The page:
Iraq: A fight for freedom and national identity for all

Protest in Iraq on November 2. Photo: People's Dispatch.

Louay Alzaher, a member of the Iraqi community in Brisbane, told Green Left Weekly that corruption, food shortages and high levels of unemployment have been the catalysts of the protest movement that has erupted in Iraq.

“The significance of the Iraqi movement is enormous, as it seeks to fight for the freedom of Iraq from control and influence, including the total removal of United States military bases from the country,” said Alzaher.

“The Iraqi revolutionaries have made clear, both verbally and with slogans, that they want complete freedom for their country and a national identity for all Iraqis. This common ground has united the people of Iraq in support of this movement.”

Alzaher said that “from day one” the 2003 invasion of Iraq by the United States “left a path of destruction” and, in combination with the US invasion in 1991 invasion, has redefined the country’s political landscape, including the left.

“It is the US who appointed all of the political leaders and groups in Iraq. Additionally, they began the systematic killing of Iraqis before employing death squads, SWAT [teams] and Special Forces to spread terror.”

“There is no longer an ‘Iraqi left’ and there hasn't been such since 1992.”

This changing landscape is evident in the new movement, according to Alzaher. “The uprising is being led by the people themselves with no involvement from political parties.

“Victory for this uprising will spur the emergence of many socialist parties, because historically, Iraq tends toward the left.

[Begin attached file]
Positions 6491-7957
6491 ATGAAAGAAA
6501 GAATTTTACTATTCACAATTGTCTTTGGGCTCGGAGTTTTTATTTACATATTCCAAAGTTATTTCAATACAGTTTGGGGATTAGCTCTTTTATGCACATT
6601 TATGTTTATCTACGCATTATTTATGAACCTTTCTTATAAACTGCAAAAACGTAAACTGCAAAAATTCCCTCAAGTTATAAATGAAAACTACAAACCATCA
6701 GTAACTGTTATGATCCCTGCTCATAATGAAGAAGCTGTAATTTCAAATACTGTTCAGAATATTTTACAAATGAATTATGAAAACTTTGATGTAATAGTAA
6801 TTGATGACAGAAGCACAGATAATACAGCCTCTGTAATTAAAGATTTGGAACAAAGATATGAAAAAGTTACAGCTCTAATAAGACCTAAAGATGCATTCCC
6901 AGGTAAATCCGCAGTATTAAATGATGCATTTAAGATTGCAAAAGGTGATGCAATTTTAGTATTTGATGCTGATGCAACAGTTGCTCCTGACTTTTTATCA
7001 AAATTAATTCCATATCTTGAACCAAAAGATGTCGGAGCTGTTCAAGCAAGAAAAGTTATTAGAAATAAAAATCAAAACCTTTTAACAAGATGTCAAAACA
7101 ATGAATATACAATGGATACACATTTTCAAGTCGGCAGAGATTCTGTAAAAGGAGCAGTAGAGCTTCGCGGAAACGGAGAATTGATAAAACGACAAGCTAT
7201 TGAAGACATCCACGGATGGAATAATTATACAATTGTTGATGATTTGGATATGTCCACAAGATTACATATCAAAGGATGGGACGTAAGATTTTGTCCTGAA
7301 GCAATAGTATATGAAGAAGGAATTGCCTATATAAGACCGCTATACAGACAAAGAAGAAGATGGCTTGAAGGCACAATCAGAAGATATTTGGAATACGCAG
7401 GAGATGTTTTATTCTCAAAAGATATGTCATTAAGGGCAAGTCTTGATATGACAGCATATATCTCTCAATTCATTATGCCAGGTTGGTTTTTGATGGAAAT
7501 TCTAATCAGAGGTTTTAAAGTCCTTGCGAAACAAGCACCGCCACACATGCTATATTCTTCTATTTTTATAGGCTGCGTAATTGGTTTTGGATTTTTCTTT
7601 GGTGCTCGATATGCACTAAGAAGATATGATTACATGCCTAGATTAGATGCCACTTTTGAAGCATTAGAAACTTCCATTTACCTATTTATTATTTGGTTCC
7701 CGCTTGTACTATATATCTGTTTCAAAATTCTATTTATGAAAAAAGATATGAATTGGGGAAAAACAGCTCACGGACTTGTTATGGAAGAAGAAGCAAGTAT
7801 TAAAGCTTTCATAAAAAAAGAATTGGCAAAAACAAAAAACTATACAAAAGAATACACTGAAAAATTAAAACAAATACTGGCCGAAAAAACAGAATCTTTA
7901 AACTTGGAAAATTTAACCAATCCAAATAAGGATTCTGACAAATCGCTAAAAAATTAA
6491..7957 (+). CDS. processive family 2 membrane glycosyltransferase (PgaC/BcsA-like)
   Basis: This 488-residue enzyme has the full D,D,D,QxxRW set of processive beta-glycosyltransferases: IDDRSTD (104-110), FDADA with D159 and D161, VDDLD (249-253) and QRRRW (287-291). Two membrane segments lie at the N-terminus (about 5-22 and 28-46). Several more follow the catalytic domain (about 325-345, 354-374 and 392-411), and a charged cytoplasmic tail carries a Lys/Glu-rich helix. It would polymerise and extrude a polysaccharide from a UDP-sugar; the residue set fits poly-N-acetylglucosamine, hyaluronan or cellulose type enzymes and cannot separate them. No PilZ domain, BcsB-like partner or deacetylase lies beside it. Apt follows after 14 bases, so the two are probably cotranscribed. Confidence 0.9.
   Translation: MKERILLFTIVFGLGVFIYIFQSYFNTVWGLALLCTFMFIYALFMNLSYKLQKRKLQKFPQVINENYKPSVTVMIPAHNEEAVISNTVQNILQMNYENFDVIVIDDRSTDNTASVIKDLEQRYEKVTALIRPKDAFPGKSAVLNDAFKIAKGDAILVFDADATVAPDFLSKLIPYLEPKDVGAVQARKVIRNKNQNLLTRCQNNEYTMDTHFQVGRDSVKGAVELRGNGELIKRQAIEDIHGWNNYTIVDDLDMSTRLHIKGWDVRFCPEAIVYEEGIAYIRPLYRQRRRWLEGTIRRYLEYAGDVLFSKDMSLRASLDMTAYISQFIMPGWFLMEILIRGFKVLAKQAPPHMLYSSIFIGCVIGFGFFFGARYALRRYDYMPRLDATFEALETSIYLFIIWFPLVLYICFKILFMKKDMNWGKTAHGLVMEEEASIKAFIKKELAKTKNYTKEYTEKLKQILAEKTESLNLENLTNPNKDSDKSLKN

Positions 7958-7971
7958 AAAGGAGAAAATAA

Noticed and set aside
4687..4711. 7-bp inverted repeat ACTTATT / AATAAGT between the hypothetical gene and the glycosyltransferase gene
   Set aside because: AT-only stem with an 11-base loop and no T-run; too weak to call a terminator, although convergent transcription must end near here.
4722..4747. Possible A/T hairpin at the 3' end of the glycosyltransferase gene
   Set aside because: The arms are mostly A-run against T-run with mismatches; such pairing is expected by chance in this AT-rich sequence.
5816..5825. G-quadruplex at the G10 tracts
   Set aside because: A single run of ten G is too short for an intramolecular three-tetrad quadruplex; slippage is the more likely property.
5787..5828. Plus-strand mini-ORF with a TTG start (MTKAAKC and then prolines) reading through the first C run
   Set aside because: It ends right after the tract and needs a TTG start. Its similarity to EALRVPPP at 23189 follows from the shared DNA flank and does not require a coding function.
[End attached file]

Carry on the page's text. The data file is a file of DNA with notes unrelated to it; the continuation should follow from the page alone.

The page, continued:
“To the Iraqis, there are no alternatives to victory outside of death itself. No one can ever guarantee that this revolution will achieve victory for one reason: the entire world is against it.

“However, the Iraqi revolutionaries have the determination to fight until the end, even going as far as saying that, if Algeria could submit one million martyrs against the French, then Iraq will fight with ten million.

Alzaher said international pressure is needed, “especially on the United Nations, to stand with the movement in Iraq”.

The uprisings in neighbouring Iran are, in part, related to what is happening in Iraq, “since the Iranian regime is involved in the US-designed Iraqi political process”.

“Both Iranians and Iraqis are suffering similar plights under a totalitarian regime.

“The Iraqi uprising has also awakened the people of Lebanon and Iran from a dormant state to rise up against their own political and economic misfortunes.”

Alzaher said that “in some respects, the Iraqi uprising can be viewed as part of the wider struggle in the Middle East”. However, the Iraqi people have their own particular fight “to repair the damage done to their nation”.